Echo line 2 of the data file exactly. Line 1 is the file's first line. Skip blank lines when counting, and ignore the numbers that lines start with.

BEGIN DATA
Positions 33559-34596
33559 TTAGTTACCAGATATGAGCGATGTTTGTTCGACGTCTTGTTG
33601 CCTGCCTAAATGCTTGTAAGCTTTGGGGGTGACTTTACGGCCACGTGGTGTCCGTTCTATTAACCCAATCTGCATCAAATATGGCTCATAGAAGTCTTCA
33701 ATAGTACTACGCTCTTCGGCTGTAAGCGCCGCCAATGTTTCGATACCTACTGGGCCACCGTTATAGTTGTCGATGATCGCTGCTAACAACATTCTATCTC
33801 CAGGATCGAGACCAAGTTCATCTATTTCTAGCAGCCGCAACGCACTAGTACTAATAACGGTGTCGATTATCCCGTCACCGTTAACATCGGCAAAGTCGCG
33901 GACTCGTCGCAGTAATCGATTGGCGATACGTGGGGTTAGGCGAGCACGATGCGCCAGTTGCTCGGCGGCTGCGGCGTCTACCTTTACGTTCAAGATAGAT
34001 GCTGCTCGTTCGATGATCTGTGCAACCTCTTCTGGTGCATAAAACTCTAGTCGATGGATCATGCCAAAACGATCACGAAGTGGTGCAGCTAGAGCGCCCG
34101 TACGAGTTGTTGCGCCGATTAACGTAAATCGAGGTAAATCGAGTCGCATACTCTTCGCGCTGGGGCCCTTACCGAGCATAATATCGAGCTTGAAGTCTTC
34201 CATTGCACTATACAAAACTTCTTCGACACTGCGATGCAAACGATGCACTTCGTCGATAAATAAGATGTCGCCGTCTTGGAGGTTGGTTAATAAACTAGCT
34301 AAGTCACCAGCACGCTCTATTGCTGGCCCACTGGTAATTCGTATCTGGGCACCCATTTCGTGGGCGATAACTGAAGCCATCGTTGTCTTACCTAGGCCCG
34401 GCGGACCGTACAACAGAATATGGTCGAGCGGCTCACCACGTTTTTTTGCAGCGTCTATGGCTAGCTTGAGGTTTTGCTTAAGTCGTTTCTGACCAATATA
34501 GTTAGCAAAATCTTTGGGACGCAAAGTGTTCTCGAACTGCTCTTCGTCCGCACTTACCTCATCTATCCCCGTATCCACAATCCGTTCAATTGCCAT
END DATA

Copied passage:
33559 TTAGTTACCAGATATGAGCGATGTTTGTTCGACGTCTTGTTG